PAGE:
Indosat officials said in 2007 they invested between $200 million and $300 million for construction and launch of the satellite.

    Monday's launch marked the 12th flight of a Long March 3B rocket, which had successfully launched 10 times since its debut mission suffered a deadly accident in 1996.

    Attempting to launch a U.S. communications satellite, the rocket flew off course moments after liftoff and crashed into a nearby village, killing Chinese civilians.

    Since a different launch failure later in 1996, all Long March rocket variants had amassed 75 straight flawless flights in a streak spanning almost 13 years.

    China's workhorse rocket family includes seven derivatives to launch a wide variety of payloads, ranging from commercial and military satellites to scientific probes and piloted Shenzhou missions.

    Monday's anomaly could deal a blow to China's aspirations to gain a greater share of the global launch industry. The Long March 3B is the country's primary launcher for commercial missions.


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    Chang Zheng-3B suffers third stage problem during Palapa-D launch

    From NASASpaceFlight.com

    The Chinese have suffered a problem during the launch of the Indonesian Palapa-D communications satellite via a CZ-3B Chang Zheng-3B (CZ3B-12) launch vehicle. The launch took place at the Xi Chang Satellite Launch Center, in Sichuan Province on Monday at 09:28 UTC, but failed to place the spacecraft in the required orbit – due to an issue with the CZ-3B’s third stage.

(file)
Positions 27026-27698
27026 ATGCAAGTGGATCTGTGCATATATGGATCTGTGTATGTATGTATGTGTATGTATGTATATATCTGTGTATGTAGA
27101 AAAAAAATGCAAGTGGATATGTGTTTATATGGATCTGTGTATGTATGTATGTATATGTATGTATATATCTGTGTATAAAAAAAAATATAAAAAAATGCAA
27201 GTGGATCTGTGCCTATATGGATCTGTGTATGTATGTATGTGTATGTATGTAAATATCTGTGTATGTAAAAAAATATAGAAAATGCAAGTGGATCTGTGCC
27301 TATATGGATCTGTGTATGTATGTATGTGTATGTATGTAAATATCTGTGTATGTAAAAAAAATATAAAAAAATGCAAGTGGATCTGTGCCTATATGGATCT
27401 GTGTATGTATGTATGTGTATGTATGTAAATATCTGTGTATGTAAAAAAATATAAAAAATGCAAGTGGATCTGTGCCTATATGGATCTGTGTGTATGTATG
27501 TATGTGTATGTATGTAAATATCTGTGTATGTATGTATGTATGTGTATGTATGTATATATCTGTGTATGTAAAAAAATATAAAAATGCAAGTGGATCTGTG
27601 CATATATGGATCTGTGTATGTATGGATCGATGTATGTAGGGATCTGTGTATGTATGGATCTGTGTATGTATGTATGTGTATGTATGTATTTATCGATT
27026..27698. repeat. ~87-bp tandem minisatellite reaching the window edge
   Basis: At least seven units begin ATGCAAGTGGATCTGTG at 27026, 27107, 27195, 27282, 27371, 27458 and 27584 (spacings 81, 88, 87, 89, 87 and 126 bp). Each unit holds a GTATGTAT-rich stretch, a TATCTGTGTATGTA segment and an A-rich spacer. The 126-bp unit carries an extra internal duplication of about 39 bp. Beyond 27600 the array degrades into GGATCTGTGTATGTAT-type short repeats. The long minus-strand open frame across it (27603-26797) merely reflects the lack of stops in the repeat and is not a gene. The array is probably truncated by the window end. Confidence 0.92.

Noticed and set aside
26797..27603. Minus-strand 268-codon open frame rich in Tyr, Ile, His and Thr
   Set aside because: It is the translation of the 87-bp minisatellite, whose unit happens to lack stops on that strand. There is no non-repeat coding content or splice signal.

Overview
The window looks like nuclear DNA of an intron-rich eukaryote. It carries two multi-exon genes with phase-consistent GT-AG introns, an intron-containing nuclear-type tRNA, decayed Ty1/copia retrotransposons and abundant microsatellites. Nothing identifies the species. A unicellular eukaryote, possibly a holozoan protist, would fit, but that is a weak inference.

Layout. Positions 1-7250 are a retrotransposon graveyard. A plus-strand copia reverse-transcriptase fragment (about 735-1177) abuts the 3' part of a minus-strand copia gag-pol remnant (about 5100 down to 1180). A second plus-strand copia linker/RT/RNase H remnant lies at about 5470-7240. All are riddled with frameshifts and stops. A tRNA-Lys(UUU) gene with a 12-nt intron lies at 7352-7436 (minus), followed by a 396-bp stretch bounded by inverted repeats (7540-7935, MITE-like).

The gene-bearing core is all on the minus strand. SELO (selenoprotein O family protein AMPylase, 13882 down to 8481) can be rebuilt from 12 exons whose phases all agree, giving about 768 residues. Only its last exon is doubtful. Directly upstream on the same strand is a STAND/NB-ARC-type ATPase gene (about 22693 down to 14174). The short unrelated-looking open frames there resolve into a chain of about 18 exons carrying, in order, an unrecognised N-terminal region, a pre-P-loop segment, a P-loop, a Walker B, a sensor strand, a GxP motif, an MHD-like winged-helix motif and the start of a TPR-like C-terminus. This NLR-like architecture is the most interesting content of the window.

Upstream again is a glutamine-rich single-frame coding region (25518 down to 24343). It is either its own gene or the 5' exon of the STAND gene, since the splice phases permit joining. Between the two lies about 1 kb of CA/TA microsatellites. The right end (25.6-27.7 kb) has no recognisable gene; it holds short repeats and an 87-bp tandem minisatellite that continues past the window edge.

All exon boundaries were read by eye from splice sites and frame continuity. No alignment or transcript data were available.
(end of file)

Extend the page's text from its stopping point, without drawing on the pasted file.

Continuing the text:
The Palapa-D satellite was scheduled to replace the Palapa-C2 (23864 1996-030A) satellite – which is due to come to the end of its life in 2011 – at 113.0 degrees East. It is unknown at this time if the spacecraft can be saved, though this is unlikely.

    Latest reports from the Chinese State media – which appeared to undergo a news blackout for several hours after launch – claim the problem is related to a failure of third stage ignition.

    The new satellite was ordered to Thales Alenia Space in July 2007 and is based on the Spacebus 4000B3 platform – which has a larger capacity than the Palapa-C2. It is equipped with 24 standard C-band, 11 extended C-band and 5 Ku-band transponders, and will cover Indonesia, ASEAN countries, Asia, Middle East and Australia.